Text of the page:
Unknown World of Giant Viruses to Harvard Astronomer says Expect the Unexpected (Planet Earth Report)

Earth from Space


“Planet Earth Report” provides descriptive links to headline news by leading science journalists about the extraordinary discoveries, technology, people, and events changing our knowledge of Planet Earth and the future of the human species.

“Sent By an Alien World” –Extraterrestrial Object Visited Our Solar System in 2017. Harvard astronomy professor Avi Loeb’s highly anticipated new book, “Extraterrestrial”,: The First Sign of Intelligent Life Beyond Earth,” is being published Jan. 26, detailing his controversial theory that an artificial object may had been sent to Earth in 2017 from an extraterrestrial civilization. New York Times best selling author Alan Lightman called “Extraterrestrial” provocative “and thrilling” and praising Loeb for asking readers to “think big and to expect the unexpected,” reports The Boston Globe.

We Know Almost Nothing About Giant Viruses –An enigmatic group of microbes seems to have an unusual new ability, reports Sarah Zhang for The Atlantic. “Giant viruses, a group discovered only in 2003, are mysteriously large and complex, seemingly between bacteria and the tiny, simple viruses of classical biology. Scientists still don’t know much about what giant viruses do, other than kill amoebas and algae. Leave it to viruses, however, to keep surprising us: Giant viruses don’t just kill their hosts. In some cases, according to a recent study, they can keep their hosts alive and become part of them.”

In the year 774 AD, the Sun Blasted Earth With the Biggest Storm in 10,000 Years –when an enormously powerful blast of matter and energy from space slammed into Earth. Nothing like it had been felt on this planet for 10,000 years. A mix of high-energy light and hugely accelerated subatomic particles, when this wave impacted Earth it changed our atmospheric chemistry enough to be measured centuries later, writes Phil Plait for SyFy Wire.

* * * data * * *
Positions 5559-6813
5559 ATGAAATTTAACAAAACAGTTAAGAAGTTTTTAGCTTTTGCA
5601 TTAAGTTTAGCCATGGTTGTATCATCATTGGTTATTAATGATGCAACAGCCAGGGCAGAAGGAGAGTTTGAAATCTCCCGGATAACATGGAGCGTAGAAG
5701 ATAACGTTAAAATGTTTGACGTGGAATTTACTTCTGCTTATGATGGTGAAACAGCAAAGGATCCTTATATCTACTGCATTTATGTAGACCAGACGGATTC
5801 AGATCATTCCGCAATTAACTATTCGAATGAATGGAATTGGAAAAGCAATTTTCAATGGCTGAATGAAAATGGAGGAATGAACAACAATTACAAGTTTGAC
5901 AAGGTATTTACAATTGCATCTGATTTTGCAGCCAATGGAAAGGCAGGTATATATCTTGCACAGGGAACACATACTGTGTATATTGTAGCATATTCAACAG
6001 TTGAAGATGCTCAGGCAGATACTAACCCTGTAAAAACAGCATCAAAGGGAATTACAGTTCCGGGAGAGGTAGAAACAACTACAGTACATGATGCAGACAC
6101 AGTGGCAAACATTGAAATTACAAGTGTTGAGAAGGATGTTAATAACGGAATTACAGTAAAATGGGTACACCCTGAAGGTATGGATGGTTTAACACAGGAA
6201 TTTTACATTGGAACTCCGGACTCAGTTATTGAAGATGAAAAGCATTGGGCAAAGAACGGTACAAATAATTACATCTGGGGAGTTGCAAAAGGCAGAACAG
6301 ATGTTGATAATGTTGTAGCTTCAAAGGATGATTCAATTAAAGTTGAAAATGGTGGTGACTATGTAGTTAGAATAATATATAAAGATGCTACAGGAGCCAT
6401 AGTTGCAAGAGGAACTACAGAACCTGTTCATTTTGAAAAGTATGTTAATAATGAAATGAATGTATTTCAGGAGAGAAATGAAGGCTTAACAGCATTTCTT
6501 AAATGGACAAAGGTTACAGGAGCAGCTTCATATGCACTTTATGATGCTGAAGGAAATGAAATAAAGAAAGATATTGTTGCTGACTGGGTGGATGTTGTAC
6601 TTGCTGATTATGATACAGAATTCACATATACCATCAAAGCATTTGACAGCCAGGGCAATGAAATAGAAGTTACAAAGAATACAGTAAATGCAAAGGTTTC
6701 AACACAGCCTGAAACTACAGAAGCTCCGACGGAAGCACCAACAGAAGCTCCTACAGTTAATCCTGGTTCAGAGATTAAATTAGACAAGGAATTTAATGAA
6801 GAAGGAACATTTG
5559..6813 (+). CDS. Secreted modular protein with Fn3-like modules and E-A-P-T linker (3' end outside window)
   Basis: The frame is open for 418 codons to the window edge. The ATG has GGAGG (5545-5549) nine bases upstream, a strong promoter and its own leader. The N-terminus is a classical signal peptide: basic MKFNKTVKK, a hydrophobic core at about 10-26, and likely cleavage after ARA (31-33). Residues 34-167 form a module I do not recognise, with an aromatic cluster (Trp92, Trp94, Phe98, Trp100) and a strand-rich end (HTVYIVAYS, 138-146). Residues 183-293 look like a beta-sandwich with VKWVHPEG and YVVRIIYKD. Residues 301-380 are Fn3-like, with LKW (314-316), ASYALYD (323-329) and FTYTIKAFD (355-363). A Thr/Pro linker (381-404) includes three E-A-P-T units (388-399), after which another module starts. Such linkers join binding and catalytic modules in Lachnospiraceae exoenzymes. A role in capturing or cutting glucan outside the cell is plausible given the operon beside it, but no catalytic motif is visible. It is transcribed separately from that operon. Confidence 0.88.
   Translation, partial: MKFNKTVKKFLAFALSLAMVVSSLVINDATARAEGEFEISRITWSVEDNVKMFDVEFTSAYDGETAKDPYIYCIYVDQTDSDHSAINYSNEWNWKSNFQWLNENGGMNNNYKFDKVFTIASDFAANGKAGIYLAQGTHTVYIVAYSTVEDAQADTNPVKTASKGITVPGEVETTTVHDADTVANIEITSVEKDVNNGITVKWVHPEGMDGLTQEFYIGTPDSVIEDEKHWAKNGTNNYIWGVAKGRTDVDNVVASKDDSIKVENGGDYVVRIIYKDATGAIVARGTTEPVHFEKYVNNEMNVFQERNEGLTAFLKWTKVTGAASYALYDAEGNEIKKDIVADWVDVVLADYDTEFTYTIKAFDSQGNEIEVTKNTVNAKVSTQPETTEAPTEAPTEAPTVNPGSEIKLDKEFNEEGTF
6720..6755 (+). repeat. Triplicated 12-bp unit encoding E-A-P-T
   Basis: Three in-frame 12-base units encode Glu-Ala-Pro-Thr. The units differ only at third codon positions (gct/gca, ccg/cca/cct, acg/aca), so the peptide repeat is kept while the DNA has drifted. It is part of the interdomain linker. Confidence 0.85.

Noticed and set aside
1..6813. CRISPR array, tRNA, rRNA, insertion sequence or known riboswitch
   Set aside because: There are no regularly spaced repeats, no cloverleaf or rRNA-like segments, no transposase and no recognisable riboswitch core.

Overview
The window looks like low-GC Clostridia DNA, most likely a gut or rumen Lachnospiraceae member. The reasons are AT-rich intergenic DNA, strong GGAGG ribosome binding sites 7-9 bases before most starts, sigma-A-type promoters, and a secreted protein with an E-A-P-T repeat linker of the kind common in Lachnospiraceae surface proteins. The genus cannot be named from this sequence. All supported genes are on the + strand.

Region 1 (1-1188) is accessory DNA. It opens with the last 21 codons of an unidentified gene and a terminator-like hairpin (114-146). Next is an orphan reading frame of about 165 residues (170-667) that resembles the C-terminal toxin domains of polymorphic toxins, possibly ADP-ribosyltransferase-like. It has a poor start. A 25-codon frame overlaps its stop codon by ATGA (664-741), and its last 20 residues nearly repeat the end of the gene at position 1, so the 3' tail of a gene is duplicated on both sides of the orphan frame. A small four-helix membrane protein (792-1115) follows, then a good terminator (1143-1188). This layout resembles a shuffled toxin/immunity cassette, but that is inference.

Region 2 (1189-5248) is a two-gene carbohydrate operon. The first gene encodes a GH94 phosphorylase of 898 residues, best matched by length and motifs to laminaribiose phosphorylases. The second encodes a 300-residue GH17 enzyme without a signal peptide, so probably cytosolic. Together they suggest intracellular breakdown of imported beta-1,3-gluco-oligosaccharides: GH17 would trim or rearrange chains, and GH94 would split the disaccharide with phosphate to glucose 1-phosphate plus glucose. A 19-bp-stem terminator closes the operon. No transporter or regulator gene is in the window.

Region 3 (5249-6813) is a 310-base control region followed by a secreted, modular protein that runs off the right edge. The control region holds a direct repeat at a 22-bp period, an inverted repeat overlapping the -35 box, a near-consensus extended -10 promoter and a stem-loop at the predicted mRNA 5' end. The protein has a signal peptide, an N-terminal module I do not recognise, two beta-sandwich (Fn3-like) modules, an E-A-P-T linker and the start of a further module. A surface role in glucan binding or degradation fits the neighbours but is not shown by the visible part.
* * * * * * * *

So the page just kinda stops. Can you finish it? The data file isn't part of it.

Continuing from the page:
Missions to Mars, the Moon and Beyond Await Earth in 2021 –Here’s a preview of what to expect in space and astronomy in the year to come, reports Michael Roston for the The New York Times. “About a month after the new year has started on Earth, three spacecraft will pull into the vicinity of Mars. These explorers, which launched in July last year, will be heralds of a busy year of space exploration, launches and astronomical occurrences.”

Galaxy-Size Bubbles Discovered Towering Over the Milky Way –For decades, astronomers debated whether a particular smudge was close-by and small, or distant and huge. A new X-ray map supports the massive option, reports Charlie Wood for Quanta.”hen Peter Predehl, an astrophysicist at the Max Planck Institute for Extraterrestrial Physics in Germany, first laid eyes on the new map of the universe’s hottest objects, he immediately recognized the aftermath of a galactic catastrophe. A bright yellow cloud billowed tens of thousands of light-years upward from the Milky Way’s flat disk, with a fainter twin reflected below.”

Inside the C.I.A., She Became a Spy for Planet Earth –Linda Zall is disclosing how she toiled anonymously within the intelligence agency to help scientists intensify their studies of a changing planet, reports The New York Times. Dr. Zall’s program, established in 1992, included up to six decades of prime data on planetary shifts in snowfall and blizzards, sea ice and glaciers.